Second American Civil War broke out on August 23, 1956. It was considerably much more destructive than the first Civil War in 1861-1865, as it saw the use of tanks, napalm, automatic weaponry, and chemical and nuclear weaponry.


One of the plans created during attempts to desegregate the schools of Little Rock was by school superintendent Virgil Blossom. The initial approach proposed substantial integration beginning quickly and extending to all grades within a matter of many years. This original proposal was scrapped and replaced with one that more closely met a set of minimum standards worked out in attorney Richard B. McCulloch’s brief. This finalized plan would start in September 1957 and would integrate one high school, Little Rock Central. The second phase of the plan would take place in 1960 and would open up a few junior high schools to a few black children. The final stage would involve limited desegregation of the city’s grade schools at an unspecified time, possibly as late as 1963. This plan was met with varied reactions from the NAACP branch of Little Rock. Militant members like the Bateses opposed the plan on the grounds that it was "vague, indefinite, slow-moving and indicative of an intent to stall further on public integration". Despite this view, the majority, most feeling that Blossom and the school board should have the chance to prove themselves, that the plan was reasonable, and that the white community would accept it, accepted the plan. This view was short lived, however. Changes were made to the plan, the most detrimental being a new transfer system that would allow students to move out of the attendance zone to which they were assigned.</span> The unaltered Blossom Plan had gerrymandered school districts to guarantee a black majority at Horace Mann High and a white majority at Hall High. This meant that, even though black students lived closer to Central, they would be placed in Horace Mann thus confirming the intention of the school board to limit the impact of desegregation. The altered plan gave white students the choice of not attending Horace Mann, but didn’t give black students the option of attending Hall. This new Blossom Plan did not sit well with the NAACP and after failed negotiations with the school board; the NAACP filed a lawsuit on February 8, 1956. This lawsuit, along with a number of other factors contributed to the Little Rock School Crisis of 1957.

Several segregationist councils threatened to hold protests at Central High and physically block the black students from entering the school. Governor Orval Faubu] deployed the Arkansas National Guard to support the segregationists on September 4, 1957. The sight of a line of soldiers blocking out the students made national headlines and polarized the nation. Regarding the accompanying crowd, one of the nine students, Elizabeth Eckford, recalled:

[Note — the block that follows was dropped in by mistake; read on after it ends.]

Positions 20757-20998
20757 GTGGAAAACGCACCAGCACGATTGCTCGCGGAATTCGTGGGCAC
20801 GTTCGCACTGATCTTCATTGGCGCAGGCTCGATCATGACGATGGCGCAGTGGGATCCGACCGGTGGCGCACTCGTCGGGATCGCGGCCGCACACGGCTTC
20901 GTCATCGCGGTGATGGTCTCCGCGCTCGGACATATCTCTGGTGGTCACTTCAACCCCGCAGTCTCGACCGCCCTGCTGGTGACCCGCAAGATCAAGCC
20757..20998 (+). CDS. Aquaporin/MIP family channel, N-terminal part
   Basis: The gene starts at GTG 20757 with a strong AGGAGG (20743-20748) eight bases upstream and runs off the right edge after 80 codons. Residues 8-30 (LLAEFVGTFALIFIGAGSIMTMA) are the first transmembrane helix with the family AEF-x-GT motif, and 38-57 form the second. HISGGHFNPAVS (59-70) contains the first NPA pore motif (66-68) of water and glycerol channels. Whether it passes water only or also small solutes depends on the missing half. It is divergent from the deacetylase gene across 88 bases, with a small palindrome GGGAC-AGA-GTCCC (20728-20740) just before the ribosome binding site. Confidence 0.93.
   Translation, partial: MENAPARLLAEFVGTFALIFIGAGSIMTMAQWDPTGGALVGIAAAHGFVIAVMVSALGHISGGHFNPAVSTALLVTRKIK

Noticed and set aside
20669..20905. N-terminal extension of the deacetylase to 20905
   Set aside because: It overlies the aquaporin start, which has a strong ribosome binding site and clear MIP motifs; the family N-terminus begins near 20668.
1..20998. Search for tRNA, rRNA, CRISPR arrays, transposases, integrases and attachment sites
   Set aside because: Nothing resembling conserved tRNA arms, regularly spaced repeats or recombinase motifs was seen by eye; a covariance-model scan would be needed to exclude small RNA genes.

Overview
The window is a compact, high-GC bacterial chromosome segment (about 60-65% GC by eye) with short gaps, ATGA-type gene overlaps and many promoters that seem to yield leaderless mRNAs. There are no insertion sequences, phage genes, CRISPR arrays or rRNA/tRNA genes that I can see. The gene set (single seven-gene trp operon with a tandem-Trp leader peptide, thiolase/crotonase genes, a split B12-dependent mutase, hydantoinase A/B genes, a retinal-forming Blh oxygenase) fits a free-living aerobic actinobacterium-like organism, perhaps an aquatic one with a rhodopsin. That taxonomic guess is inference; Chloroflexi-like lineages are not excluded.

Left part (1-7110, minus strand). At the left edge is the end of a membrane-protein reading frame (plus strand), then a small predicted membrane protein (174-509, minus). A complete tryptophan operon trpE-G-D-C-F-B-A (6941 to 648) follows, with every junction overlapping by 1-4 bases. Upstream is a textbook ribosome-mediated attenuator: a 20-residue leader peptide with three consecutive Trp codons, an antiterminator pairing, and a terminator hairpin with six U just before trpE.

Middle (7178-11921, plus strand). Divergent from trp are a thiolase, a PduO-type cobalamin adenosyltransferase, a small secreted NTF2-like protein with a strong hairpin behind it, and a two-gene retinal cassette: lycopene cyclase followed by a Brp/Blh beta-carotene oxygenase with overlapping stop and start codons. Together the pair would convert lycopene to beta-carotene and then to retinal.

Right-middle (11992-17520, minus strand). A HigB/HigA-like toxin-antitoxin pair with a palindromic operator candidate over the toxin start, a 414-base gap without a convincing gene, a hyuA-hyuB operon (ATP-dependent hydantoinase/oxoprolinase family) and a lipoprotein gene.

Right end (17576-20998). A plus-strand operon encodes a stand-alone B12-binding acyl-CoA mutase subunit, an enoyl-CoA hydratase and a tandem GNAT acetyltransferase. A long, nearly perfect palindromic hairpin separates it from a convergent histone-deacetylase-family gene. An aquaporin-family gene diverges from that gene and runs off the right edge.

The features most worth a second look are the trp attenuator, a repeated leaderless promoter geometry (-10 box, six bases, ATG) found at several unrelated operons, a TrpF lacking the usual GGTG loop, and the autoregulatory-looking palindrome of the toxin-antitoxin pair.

"They moved closer and closer ... Somebody started yelling ... I tried to see a friendly face somewhere in the crowd—someone who maybe could help. I looked into the face of an old woman and it seemed a kind face, but when I looked at her again, she spat on me."

On September 9, the Little Rock School District issued a statement condemning the governor's deployment of soldiers to the school, and called for a citywide prayer service on September 12. Even President Dwight Eisenhower attempted to de-escalate the situation by summoning Faubus for a meeting, warning him not to defy the Supreme Court's ruling.

Zero Hour

The warning was not enough. On August 23, 1956, the Little Rock Nine was escorted to school by the 101st Airborne Division. Eisenhower also put the Arkansas National Guard under federal control. Governor Faubus, however, overrode the order, and stationed the Guard outside of Little Rock High School.

As the Nine approached the school, students and staff began yelling racial slurs and death threats at them. A CBS reporter on the scene began feeling uncomfortable, believing a lynching was imminent.

The stand-off lasted for two hours. Eventually, Major General Edwin Walker ordered the Arkansas National Guard to stand down. Faubus responded with only three words: "Kill the niggers".

All of sudden, the entire Little Rock Nine fell in a hail of gunfire from the Guardsmen. They were dead on the scene as the Guardsmen continued shooting at the bullet-riddled carcasses. The Airborne returned fire, and a firefight ensued. The CBS reporter on the scene walked off camera, grabbed a gun from a slain Airborne soldier, went back to the camera and said he would be back (hopefully), and then was heard audibly shouting "WELCOME TO THE LAND OF LIBERTY,!!" He survived the ordeal. At this point in Mississippi armed Klan and or militia arose. PART2: in Argentina Nazis hidden by operation paperclip began mobilizing for what history would call Drang Nord. Later same day Richard Wright commits suicide.


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